Maybe if the Unknown Regions weren’t unknown, the First Order would have nowhere to hide and instead of whatever happened in the sequels, we would have had a political drama. But that’s just worldbuilding-related musings.
Star Wars’ Interstellar Travel May Become Reality, It’s Just a Question of When
There’s a quote from Star Wars Rebels that I heard back in college and it’s stuck with me, in the way that old memories resurface when you’re given a reminder.
Hera Syndulla said, “When I was young, I was told amazing stories of creatures that lived in the stars… traveled between the worlds. Old pilots said it was the purrgil who inspired us to jump from system to system. But I don’t believe it.”
Turns out, she had reason to doubt. In our world, it’s sci-fi that’s been fueling interest in developing hyperspace technology.
Life imitates art, I guess.
Physicists have been thinking about whether hyperspace, or other alternate dimensions that let us find shortcuts through the universe, could exist.
Patrick Johnson, PhD, tells us that hyperspace isn’t as fictional as it might seem to us at first. While even ardent nerds are quick to dismiss hyperspace because of the belief that it breaks the laws of relativity, Johnson says we don’t even have to do that.
In his book, The Physics of StarWars: The Science Behind a Galaxy Far, Far Away, the physics professor explains that hyperspace could exist in the form of a wormhole.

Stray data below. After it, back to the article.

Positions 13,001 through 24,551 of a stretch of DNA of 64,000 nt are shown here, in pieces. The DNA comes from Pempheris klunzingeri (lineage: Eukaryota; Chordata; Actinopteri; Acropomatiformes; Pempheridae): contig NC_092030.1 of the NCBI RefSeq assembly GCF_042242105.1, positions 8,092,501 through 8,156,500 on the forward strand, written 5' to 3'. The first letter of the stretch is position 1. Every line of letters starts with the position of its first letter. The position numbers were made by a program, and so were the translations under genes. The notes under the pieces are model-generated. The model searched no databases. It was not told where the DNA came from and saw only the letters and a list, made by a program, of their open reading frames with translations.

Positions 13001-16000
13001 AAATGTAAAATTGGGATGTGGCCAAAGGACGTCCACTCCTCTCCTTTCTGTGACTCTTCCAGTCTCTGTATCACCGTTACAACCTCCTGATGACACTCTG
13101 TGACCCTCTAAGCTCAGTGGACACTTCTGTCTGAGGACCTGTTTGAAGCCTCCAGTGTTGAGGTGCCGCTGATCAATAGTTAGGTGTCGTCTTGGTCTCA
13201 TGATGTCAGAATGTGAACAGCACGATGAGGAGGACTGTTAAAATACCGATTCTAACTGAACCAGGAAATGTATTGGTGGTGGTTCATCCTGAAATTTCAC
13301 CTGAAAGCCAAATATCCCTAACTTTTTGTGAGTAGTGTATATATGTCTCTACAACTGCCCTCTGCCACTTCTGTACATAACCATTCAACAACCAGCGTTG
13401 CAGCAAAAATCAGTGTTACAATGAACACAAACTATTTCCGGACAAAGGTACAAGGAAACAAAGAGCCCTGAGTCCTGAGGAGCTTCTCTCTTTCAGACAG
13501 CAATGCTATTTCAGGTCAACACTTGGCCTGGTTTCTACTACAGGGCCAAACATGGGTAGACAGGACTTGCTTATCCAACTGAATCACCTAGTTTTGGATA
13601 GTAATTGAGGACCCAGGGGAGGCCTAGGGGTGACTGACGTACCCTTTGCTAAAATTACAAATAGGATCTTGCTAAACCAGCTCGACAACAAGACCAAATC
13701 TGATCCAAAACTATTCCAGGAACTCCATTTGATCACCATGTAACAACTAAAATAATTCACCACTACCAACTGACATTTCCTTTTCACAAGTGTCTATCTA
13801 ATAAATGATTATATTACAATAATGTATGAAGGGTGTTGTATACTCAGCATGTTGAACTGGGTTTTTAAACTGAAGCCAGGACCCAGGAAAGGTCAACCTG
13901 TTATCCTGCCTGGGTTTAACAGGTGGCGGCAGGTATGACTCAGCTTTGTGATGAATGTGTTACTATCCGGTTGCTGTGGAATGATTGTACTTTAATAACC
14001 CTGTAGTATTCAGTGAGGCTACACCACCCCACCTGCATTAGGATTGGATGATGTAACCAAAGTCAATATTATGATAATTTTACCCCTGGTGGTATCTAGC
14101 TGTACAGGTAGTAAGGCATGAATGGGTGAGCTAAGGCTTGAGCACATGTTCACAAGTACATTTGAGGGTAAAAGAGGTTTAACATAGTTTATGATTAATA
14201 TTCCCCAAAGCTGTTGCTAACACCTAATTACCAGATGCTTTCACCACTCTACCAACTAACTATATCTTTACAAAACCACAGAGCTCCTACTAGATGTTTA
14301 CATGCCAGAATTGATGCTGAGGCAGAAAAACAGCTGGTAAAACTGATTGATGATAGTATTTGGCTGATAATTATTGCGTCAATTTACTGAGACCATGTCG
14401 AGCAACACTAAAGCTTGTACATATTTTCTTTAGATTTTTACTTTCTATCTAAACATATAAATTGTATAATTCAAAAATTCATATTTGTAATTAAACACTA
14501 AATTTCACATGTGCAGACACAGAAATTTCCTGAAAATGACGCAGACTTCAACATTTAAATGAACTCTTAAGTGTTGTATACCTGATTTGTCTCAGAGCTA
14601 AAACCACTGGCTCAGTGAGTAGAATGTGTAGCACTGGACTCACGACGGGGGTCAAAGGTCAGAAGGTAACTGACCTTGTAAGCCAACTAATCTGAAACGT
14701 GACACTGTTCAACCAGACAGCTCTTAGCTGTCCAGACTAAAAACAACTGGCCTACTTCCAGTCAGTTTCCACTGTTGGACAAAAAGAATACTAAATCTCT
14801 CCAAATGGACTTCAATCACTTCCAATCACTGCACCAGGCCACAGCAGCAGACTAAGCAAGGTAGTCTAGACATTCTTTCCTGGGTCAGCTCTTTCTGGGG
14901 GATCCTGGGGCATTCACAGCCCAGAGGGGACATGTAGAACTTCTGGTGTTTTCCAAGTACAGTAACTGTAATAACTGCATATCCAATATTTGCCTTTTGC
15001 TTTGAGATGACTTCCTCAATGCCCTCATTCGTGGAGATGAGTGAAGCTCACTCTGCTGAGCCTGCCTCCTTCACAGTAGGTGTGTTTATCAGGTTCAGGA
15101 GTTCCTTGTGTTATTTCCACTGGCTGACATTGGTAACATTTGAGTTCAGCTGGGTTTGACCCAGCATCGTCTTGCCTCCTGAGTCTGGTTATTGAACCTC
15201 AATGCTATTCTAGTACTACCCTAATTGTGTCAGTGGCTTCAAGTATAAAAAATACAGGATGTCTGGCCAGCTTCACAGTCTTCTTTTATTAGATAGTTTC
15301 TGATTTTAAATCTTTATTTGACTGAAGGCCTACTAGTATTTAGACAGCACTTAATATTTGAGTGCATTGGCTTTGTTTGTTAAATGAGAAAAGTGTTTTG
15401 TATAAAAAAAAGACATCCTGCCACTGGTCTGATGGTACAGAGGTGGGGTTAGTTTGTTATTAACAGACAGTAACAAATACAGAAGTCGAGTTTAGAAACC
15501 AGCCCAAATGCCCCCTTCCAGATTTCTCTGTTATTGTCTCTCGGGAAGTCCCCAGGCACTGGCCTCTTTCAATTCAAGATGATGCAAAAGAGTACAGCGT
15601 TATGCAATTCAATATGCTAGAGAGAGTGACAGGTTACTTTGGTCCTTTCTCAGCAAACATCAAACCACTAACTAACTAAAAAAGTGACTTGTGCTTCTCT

To picture how that works, imagine you have a piece of paper, fold it in half, and pierce a hole through it with a pen. Now, imagine there’s an ant moving from Point A to Point B using that hole. Okay? Now unfold it. That’s how it works.
“The ant itself never traveled faster,” Johnson writes. “It just made it from one location to the other faster.”
NASA, however, says that they aren’t working on FTL (Faster Than Light) travel just yet. But what they’re doing right now is no less sci-fi than FTL. NASA has been developing solar sails that use the pressure of sunlight for propulsion. Even if we or our descendants don’t get to roleplay Star Wars in outer space, we could probably at least count on sailing through space as Jim did on Treasure Planet.
In conclusion, the future is either Star Wars or space shanties.